U.S. Department of Transportation
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The objective of this section of the report is to summarize characteristics of speeding-related crashes. The research team used crash data from the Fatality Analysis Reporting System (FARS) and General Estimation System (GES). FARS includes all fatal motor vehicle crashes since 1975. A fatal crash is defined as the death of an occupant or a non-occupant within 30 days of the crash (NHTSA, 2012a). More than 100 data elements were coded in FARS including accident, vehicle, driver, occupant, non-occupant, and pre-crash information.
The most recent crash data in FARS was from 2012. The coding structure has gone through many changes over time; in particular, a major change was made in 2009 to address the data consistency between FARS and GES. As a result, the research team primarily used the most recent 3 years of crash data since the changes were made in 2009 (2010 to 2012) for this report.
GES, on the other hand, includes all types of injury severities from minor to fatal and has data available as early as 1988. Non-injury crashes are also included. The research team collected GES data from a nationally representative sample of motor vehicle crashes as reported by police (NHTSA, 2012b).
GES randomly sampled 50,000 police accident reports each year from more than 400 police agencies in the United States. The crashes included in GES must involve at least one motor vehicle traveling on a roadway and must result in property damage, injury, or death. Each crash in the dataset is also assigned with a weight that can be used to estimate the total number of crashes in the United States.
This report included both FARS and GES datasets to estimate the scope of the speeding-related crash problem in the United States.
The raw datasets were downloaded from FARS and GES ftp website. The data manipulation was conducted using R software. The categories used in the charts and figures are based on FARS definitions.
The following summarizes the various definitions used to summarize crash information.
Definition of speeding-related crashes: "NHTSA considers a crash to be speeding-related if the driver was charged with a speeding-related offense or if an officer indicated that racing, driving too fast for conditions, or exceeding the posted speed limit was a contributing factor in the crash (Traffic Safety Facts, NHTSA)."
The coding system in FARS and GES contains a set of auxiliary data files which indicate whether a crash was speeding related based on the codes as shown in Table 1.
|Auxiliary File Name||Field Name|
The research team used these variables to identify what are termed "speeding-related" crashes in this report.
Definition of Intersection Crashes: The definition was based on the most recent definition provided by FHWA and incorporates intersection and intersection related crashes. An internal memo was the source for this information. Intersection crashes in 2010 or later FARS data are selected to include the following within the "Relation to Junction" field: (2) intersection; (3) intersection-related; (4) driveway access; and (8) driveways access related.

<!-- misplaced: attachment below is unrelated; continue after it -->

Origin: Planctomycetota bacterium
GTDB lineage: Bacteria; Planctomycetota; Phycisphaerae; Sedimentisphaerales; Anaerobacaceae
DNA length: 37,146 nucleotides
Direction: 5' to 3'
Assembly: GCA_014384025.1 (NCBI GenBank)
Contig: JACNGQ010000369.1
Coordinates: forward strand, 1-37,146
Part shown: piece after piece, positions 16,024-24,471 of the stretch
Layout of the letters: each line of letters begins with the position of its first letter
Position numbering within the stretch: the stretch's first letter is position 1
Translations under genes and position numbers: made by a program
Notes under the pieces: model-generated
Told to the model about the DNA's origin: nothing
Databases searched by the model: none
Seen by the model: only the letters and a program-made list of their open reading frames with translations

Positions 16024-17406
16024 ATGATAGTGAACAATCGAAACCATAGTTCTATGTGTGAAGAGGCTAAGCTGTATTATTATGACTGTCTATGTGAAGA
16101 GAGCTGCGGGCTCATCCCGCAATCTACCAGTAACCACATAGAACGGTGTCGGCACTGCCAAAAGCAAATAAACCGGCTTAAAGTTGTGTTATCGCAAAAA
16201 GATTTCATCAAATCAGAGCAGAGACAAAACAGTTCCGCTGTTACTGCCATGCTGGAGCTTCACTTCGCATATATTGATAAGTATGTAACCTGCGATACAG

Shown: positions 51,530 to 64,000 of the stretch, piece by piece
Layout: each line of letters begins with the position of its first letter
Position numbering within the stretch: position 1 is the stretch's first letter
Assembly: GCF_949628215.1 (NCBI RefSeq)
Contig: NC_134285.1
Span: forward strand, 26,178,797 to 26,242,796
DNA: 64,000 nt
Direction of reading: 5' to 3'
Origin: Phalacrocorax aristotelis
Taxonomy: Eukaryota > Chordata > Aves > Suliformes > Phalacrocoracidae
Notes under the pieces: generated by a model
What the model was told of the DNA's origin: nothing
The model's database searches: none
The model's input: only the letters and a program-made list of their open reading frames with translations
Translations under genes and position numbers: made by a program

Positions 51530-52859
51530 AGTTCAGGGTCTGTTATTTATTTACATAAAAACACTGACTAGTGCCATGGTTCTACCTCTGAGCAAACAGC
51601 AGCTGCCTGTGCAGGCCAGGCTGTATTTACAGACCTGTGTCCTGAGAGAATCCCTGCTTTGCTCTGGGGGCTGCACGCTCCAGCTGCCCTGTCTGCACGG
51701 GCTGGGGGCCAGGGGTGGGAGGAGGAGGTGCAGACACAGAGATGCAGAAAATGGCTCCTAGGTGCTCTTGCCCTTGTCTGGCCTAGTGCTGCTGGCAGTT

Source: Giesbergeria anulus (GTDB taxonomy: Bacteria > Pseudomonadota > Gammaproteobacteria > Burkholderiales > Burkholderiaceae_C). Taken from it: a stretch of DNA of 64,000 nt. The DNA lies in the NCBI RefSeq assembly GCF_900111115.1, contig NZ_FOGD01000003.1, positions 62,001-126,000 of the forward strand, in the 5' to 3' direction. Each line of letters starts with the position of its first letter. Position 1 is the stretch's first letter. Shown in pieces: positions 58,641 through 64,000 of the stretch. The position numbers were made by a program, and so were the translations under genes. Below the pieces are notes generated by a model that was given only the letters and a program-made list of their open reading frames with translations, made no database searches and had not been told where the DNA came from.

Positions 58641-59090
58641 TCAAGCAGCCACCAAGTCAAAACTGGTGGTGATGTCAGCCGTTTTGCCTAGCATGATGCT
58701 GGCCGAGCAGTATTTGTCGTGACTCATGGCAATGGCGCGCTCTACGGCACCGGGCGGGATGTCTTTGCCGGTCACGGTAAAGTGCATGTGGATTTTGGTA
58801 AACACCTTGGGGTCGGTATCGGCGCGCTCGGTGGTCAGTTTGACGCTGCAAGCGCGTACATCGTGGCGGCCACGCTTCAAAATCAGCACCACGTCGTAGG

Definition of Roadway Departure Crashes: The definition was based on the most recent provided by FHWA for roadway departure crashes: "A crash in which a vehicle crosses an edge line, a center line, or leaves the traveled way." The research team queried roadway departure crashes in 2010 or later FARS data within the first event for any vehicle to include: (63) Ran Off Road – Right; (64) Ran Off Road – Left); (65) Cross Median; and (68) Cross centerline or include the following within the fixed object codes: 17, 19-43, 46, 52, 53, 57, and 59. The following are also included: (67) Vehicle Went Airborne and (69) Re-entering Roadway.
Definition of Pedestrian and Bicycle Crashes: The definition was based on the most recent provided by FHWA for pedestrian and bicycle crashes. Using 2010 or later FARS data this includes persons who were coded as: (5) Pedestrian; (6) Bicyclist; (7) Other Cyclist; or (8) Person on Personal Conveyance.
This section focuses on the breakdown of speeding-related crashes by crash type, driver characteristics, vehicle characteristics, and roadway environments at the national level. Unless otherwise noted, the information utilizes the most recent three years of data (2010 to 2012).
In most cases data are shown aggregated the crash level. In some cases data are presented at the vehicle or driver level (i.e. age or vehicle type), and this is indicated as such.
The trend of speeding-related fatalities in the past 10 years is shown in Figure 1. The number of fatalities has declined over the past 10 years from around 42,000 from 2003 to 2007 to around 33,000 from 2010 to 2012. The percent of fatalities that are speeding related has remained relatively constant at around 31 percent over the past 10 years. NHTSA estimated the annual cost of speeding-related crashes was $40.4 billion (NHTSA, 2012c).
The number of speeding-related crashes are summarized by injury type as shown in Figure 2. Around 20 percent of injury crashes were speeding related in comparison to around 31 percent of fatal crashes. Speeding-related crashes make up around 16 percent of property damage only crashes. The percentage of different crash categories of interest are summarized in Figures 3 and 4. Figure 3 illustrates the percentage of roadway, intersection, work zone, and pedestrian and bicycle crashes overall. Roadway departures make up 55.8 percent of fatal crashes in general but only 21.8 percent of all crashes. As a result, roadway departure crashes are more disproportionately likely to be fatal. Work zone crashes make up 1.8 percent of fatal crashes in general and only 0.5 percent of all crashes. Intersection crashes account for 26.4 percent of fatal crashes in general and 50.7 percent of all crashes. Pedestrian and bicycle crashes account for 17.3 percent of fatal crashes in general but account for only 2.4 percent of all crashes. This suggests that intersection crashes are less likely to be fatal than roadway departures, work zones, or pedestrian and bicycle crashes. This also indicates that pedestrian and bicycle crashes are much more likely to result in a fatal crash.
Figure 4 provides similar information for crashes that were coded as speeding-related. As noted roadway departure crashes account for the majority of speeding-related fatal crashes (72.8 percent). In contrast they make up 36.8 percent of all speeding-related crashes. Work zones account for 2.0 percent of speeding-related fatal crashes and 0.5 percent of all speeding-related crashes. Intersections account for less than 20 percent of speeding-related fatal crashes while making up over one-third (37.6 percent) of all speeding-related crashes. Finally, pedestrian and bicycle crashes are 4.7 percent of speeding-related fatal crashes and less than one percent (0.4 percent) of all speeding-related.